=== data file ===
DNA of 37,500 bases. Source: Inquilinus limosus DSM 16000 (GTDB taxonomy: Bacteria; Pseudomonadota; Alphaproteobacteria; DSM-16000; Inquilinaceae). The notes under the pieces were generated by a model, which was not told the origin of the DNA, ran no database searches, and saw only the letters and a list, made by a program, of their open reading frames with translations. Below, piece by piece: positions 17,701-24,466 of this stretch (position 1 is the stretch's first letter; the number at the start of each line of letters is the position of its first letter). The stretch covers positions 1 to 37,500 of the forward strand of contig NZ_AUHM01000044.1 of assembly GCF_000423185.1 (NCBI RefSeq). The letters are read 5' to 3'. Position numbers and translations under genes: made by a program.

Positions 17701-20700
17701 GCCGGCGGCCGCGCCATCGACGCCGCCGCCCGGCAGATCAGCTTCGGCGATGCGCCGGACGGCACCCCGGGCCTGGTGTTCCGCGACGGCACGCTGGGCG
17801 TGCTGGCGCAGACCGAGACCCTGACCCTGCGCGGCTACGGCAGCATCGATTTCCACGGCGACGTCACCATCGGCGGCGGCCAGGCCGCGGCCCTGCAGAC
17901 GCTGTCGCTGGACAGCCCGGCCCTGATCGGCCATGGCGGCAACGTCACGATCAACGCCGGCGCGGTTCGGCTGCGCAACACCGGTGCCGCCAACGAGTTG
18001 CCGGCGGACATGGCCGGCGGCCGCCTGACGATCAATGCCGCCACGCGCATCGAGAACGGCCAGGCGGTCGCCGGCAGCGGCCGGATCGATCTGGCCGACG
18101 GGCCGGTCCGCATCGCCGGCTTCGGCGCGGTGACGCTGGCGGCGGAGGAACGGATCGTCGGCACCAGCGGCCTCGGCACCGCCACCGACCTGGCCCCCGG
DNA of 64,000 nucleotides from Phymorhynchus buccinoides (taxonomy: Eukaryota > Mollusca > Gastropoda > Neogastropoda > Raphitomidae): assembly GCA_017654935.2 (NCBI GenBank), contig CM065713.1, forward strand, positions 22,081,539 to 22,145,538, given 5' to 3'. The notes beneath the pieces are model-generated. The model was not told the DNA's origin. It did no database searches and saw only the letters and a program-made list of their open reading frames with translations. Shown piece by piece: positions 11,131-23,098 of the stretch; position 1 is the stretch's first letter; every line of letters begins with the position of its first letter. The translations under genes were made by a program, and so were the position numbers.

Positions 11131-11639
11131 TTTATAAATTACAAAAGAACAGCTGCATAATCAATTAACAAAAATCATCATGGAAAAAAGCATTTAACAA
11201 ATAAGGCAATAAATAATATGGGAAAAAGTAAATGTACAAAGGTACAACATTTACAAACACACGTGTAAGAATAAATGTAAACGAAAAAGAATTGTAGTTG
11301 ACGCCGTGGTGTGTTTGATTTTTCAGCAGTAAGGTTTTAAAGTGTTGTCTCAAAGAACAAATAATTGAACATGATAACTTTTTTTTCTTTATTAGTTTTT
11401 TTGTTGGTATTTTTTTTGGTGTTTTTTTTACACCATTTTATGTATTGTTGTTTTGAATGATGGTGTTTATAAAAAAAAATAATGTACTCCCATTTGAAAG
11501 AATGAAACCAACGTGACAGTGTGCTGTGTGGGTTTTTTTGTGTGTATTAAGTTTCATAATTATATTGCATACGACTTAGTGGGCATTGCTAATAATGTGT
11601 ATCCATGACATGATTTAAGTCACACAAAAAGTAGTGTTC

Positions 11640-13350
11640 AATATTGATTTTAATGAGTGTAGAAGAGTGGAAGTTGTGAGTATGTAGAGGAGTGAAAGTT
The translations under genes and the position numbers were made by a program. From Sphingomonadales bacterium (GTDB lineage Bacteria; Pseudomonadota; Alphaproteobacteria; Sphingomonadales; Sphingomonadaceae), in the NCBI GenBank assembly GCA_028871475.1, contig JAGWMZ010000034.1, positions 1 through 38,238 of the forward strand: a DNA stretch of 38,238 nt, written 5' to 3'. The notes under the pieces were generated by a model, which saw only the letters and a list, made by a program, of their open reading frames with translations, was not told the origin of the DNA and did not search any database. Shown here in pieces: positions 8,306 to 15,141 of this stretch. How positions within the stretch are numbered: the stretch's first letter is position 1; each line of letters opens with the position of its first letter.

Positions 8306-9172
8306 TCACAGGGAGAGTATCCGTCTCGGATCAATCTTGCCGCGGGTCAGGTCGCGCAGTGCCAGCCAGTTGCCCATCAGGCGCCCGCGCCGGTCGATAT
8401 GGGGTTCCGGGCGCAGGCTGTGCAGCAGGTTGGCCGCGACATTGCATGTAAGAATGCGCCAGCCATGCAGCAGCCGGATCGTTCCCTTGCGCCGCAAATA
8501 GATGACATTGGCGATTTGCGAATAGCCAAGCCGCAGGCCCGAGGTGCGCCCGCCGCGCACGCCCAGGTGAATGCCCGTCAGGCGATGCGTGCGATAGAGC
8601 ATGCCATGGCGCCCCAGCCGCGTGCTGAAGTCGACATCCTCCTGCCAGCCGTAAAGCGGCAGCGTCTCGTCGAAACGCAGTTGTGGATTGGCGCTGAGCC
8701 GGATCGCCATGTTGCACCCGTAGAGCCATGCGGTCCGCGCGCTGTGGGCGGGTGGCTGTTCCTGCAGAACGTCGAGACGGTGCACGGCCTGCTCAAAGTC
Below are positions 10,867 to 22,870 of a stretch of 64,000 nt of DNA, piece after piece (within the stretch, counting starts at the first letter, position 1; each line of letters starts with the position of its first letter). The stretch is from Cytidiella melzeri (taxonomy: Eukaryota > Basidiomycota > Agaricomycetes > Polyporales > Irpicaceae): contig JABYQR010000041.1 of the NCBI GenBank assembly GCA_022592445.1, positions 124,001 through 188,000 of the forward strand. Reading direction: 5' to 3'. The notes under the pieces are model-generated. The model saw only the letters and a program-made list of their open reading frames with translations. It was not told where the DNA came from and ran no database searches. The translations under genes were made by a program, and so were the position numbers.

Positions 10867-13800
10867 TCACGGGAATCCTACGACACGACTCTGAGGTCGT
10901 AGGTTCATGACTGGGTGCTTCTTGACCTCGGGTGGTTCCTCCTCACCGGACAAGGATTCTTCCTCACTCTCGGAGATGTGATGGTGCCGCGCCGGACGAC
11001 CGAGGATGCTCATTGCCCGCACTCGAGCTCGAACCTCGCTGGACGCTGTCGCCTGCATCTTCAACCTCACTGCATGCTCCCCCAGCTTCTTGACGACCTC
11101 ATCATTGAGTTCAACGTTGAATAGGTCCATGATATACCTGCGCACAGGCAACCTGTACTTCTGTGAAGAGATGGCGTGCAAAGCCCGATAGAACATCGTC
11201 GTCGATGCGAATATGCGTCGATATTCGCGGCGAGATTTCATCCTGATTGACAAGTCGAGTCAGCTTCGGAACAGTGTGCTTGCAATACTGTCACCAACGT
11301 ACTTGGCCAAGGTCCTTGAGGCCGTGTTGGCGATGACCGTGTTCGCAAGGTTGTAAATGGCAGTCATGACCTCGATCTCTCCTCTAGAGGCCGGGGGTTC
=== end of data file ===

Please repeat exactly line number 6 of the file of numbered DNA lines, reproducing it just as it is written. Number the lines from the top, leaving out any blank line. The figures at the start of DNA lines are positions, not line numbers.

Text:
18001 CCGGCGGACATGGCCGGCGGCCGCCTGACGATCAATGCCGCCACGCGCATCGAGAACGGCCAGGCGGTCGCCGGCAGCGGCCGGATCGATCTGGCCGACG